Utah a hotbed for nation's geothermal growth in 2013

Return To Article
Add a comment
  • Chempianos Cottonwood Heights, UT
    May 14, 2014 5:11 p.m.

    Baron, your comments are right on the button. There are some interesting new developments in geothermal energy as well; one company, GreenFire Energy (in the interest of full disclosure, it's the one in which I am a partner), has developed technology that generates geothermal energy without consuming any water. In the Mountain West, that's a real plus. Utah's state government has been helpful to geothermal by attempting to make the permitting process more straightforward.

    Why haven't we seen more geothermal energy here? Two factors, both related to finances. First, drilling can be risky, since you don't always hit the combination of factors needed. Second, geothermal takes a while to develop. With wind power, it's very quick to start producing power; geothermal takes a lot longer. In general, investors value a quick return more than almost anything else. Our newest technologies greatly reduce the drilling risk, and possibly the time to commercial operation. Stay tuned - geothermal has a great future in Utah!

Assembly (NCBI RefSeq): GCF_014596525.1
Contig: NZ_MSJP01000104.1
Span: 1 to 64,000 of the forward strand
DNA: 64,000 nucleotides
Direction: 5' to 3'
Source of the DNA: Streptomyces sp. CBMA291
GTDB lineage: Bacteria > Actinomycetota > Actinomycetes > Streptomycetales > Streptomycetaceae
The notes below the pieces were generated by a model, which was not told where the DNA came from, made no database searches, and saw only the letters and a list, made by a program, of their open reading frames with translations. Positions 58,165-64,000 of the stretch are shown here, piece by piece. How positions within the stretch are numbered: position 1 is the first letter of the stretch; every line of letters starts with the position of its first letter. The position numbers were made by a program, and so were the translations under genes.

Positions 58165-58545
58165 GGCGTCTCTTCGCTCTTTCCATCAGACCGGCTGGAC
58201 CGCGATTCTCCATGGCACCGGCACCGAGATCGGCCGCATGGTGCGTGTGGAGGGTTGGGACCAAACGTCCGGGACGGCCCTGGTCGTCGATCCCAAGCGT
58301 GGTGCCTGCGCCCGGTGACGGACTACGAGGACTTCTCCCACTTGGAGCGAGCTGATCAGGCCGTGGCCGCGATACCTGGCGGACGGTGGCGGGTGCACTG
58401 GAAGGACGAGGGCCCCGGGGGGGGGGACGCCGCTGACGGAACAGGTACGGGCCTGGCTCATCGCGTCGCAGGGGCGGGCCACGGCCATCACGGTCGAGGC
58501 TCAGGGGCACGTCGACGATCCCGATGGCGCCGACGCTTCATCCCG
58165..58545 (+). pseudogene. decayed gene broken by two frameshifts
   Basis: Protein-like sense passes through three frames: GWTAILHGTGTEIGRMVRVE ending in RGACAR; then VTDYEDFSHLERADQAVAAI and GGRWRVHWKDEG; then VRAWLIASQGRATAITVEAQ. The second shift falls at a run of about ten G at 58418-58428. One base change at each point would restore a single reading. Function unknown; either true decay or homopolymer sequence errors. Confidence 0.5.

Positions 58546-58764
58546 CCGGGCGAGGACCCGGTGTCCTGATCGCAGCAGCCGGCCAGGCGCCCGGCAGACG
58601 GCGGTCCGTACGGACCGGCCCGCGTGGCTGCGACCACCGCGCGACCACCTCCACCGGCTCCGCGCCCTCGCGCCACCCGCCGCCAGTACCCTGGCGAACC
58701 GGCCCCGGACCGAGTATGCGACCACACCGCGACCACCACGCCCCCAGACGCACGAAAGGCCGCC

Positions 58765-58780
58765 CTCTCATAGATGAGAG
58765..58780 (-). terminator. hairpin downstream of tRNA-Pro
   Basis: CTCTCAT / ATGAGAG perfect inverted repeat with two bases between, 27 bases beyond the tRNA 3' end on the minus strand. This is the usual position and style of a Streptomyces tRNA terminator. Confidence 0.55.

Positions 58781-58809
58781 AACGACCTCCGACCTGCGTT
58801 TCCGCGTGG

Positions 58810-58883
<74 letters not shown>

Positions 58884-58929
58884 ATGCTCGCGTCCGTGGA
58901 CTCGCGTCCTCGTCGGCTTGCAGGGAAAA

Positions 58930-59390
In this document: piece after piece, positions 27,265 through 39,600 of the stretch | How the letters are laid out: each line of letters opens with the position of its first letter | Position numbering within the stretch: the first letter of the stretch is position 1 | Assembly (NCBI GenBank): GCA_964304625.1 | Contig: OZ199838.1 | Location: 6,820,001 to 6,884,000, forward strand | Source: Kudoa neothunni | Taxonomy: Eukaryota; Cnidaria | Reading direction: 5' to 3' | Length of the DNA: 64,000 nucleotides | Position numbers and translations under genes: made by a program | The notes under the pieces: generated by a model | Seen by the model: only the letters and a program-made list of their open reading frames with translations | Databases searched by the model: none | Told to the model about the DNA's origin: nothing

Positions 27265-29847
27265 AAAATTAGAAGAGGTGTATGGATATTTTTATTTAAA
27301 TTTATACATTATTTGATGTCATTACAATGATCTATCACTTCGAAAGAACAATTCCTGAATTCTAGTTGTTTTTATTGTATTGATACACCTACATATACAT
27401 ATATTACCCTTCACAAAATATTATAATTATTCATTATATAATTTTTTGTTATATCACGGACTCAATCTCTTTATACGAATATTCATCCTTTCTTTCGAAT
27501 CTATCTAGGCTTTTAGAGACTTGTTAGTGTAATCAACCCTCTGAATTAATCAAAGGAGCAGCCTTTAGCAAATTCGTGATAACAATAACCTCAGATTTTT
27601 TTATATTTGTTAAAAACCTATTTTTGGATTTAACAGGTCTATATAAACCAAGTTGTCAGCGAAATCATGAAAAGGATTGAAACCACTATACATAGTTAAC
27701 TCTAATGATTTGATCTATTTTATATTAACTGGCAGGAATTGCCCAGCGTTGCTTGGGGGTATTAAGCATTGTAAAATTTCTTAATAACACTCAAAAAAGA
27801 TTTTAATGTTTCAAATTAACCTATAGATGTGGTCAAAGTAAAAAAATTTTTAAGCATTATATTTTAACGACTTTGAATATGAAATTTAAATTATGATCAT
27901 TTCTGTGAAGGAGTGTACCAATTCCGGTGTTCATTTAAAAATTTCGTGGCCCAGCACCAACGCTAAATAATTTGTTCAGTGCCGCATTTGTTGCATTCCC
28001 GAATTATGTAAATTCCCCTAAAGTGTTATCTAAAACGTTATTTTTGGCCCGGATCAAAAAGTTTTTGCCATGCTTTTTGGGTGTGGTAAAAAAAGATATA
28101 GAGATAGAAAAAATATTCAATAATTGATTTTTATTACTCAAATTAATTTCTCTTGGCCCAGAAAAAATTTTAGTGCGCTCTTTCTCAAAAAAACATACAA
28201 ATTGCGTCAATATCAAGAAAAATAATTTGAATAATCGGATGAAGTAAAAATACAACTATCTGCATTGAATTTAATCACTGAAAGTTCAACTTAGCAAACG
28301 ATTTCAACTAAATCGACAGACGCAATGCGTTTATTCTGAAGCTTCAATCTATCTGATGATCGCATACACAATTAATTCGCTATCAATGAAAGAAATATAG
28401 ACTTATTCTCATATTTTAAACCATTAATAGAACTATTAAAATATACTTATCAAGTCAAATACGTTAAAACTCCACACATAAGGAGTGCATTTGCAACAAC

• Baron Scarpia Logan, UT
    May 3, 2014 7:40 p.m.

    Drill, Baby, Drill!

    What's nice about geothermal is that it is a base load power, meaning it can operate 24/7, and some stats I read recently said that geothermal has higher capacity factors (meaning when it is producing power at maximum capacity) than coal and nuclear. Wind's capacity factor averages about 33 percent, and solar is about 25 percent.

    Also, a geothermal plant isn't an eye sore, like a nuclear and coal fired power plant or a strip mine or a coal-blasted mountain top. Geothermal plants can be enclosed in neutral-looking buildings, sometimes right in the heart of a community, and people would never know they are power facilities.